In a recent WSJ article, “The Human Promise of the AI Revolution,” Kai-Fu Lee, an AI expert and venture capitalist, explored the impact of artificial intelligence and other potential disruptive technologies on the future of humanity and makes an eloquent plea for a thoughtful approach to evolving public policy choices that will shape future societies.
While advances in AI and machine learning seem poised to affect many aspects of our lives, one element that is already being directly influenced is our daily experiences in our jobs. While disruptive technologies have long influenced and changed the course human history, there is little doubt that technological innovations over the past 50+ years (in conjunction with a shifting global economy) have had significant implications for the very nature of work.
While technological innovations will likely influence continued shifts in global labor markets, changes in organizations and institutions, and the displacement of many current jobs, human history shows us that new types of jobs, even entirely new professions (that we can’t even comprehend now), will be created to respond to new challenges and opportunities. While routinized tasks (not just manual labor, but even complex professional tasks and processes) will likely be increasingly turned over to machines, we will need a new breed of technologically skilled worker that also has a heightened tolerance for ambiguity, finely tuned critical thinking skills, and the ability to recognize bias and acknowledge and appreciate complex ethical concerns. We will increasingly need individuals with strategic vision, collaborators, integrators, creators, and innovators. The very best of the stuff of humanity.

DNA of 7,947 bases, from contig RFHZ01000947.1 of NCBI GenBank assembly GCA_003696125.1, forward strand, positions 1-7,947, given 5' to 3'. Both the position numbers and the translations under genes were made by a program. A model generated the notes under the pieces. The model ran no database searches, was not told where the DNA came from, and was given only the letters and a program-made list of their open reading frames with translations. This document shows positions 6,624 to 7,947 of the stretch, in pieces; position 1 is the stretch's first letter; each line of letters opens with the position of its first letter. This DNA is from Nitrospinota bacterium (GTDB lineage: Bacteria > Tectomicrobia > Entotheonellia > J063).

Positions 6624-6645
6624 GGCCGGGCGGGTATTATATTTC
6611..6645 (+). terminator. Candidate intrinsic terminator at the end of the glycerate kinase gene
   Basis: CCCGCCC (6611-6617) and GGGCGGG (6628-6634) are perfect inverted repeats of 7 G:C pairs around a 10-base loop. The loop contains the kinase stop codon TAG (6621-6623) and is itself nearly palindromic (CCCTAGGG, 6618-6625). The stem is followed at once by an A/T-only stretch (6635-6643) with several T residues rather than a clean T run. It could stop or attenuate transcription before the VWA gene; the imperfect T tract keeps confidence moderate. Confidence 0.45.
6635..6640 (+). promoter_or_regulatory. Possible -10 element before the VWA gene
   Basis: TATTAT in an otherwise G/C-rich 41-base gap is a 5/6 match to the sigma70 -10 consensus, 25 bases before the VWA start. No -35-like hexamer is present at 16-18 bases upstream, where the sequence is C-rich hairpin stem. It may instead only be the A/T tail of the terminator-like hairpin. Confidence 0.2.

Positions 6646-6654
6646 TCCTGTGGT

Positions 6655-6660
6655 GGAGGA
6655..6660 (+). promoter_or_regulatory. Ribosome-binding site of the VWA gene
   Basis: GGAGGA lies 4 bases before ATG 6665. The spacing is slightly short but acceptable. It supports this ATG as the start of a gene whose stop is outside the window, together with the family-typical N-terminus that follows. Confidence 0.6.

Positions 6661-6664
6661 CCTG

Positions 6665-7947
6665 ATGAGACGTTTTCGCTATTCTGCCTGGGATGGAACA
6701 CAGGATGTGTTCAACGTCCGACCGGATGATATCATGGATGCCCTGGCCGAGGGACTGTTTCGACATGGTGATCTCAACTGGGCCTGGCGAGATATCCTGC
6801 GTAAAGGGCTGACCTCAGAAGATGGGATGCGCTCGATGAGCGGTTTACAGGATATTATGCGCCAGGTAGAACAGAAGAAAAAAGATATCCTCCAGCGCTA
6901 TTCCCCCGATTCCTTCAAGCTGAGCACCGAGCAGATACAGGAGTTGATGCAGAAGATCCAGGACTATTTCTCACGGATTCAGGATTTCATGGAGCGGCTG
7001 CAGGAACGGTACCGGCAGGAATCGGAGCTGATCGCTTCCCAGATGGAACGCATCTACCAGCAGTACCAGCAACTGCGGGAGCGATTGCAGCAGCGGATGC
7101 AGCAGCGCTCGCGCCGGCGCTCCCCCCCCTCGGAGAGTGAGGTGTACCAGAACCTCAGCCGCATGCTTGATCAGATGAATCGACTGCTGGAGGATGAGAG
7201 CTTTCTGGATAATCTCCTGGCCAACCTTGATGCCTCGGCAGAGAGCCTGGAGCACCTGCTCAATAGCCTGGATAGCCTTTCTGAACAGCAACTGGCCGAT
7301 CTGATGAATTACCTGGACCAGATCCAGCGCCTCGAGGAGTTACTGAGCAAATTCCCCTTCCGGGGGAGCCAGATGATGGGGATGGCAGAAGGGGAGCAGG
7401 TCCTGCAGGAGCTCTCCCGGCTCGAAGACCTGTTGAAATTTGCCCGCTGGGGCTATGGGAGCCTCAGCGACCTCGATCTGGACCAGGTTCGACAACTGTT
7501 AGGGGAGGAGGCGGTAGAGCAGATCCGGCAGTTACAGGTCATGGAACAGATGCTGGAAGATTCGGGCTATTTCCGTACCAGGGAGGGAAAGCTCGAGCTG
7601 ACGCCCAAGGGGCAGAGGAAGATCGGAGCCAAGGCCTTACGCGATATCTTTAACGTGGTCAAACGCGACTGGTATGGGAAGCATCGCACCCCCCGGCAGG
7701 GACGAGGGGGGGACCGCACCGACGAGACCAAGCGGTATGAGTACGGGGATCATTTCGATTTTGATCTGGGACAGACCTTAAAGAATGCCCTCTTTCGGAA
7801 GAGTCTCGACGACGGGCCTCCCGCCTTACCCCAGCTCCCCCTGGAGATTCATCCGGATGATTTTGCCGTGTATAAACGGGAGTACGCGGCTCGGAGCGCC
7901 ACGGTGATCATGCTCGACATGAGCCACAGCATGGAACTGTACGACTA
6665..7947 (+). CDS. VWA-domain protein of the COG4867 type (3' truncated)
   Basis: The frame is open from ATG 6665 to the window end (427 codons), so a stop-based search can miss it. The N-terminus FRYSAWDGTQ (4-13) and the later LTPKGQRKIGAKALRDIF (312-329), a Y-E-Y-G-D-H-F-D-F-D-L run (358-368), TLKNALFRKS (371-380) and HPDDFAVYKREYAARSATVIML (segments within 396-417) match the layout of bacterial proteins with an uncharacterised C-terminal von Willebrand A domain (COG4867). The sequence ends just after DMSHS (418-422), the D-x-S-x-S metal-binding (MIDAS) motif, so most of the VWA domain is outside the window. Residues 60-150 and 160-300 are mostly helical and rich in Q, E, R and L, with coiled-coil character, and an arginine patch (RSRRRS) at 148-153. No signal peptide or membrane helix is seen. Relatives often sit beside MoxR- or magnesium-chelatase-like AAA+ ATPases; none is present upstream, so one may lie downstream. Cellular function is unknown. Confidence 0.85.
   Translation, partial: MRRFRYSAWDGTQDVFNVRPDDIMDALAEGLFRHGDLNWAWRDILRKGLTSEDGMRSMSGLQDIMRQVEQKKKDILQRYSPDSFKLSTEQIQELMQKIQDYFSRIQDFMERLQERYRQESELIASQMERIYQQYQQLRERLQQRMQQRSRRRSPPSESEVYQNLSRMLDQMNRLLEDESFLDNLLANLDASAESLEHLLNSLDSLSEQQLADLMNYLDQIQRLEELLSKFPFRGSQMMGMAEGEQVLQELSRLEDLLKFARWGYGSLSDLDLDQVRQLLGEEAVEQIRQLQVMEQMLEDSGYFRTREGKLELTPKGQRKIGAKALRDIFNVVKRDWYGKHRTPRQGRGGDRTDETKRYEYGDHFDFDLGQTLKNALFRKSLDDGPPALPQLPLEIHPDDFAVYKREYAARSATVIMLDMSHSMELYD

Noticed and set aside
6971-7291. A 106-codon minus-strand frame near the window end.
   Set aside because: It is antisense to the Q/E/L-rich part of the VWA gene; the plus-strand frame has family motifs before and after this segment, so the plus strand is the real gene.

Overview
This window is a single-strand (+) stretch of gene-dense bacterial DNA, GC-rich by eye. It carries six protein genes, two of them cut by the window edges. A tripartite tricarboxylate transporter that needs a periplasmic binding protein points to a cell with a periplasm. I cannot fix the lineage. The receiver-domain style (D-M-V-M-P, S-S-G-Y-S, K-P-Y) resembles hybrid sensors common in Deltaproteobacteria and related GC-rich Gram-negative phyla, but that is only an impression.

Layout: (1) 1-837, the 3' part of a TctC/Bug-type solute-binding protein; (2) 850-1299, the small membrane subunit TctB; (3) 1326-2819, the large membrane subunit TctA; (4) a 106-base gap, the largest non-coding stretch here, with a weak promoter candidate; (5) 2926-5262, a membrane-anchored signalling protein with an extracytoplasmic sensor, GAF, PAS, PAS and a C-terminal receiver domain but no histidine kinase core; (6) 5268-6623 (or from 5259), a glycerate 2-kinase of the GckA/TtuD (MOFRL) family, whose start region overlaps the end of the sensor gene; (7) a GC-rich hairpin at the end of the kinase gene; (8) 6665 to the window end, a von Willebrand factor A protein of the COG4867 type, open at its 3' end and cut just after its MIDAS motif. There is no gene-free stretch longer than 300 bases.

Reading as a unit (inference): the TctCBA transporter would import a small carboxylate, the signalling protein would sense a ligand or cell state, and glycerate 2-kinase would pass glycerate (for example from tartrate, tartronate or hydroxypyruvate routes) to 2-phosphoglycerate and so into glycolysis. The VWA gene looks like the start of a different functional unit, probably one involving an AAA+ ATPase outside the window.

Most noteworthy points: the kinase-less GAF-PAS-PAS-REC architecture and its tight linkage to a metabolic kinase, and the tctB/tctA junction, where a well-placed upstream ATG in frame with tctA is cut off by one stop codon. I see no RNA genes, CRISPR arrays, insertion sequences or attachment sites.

We don’t have a crystal ball and even the best predictive analytics and AI can’t tell us what the future actually holds. However, recent trends (and human history) suggest that huge shifts will likely occur sooner than later. Are we ready ready for the challenges and opportunities ahead?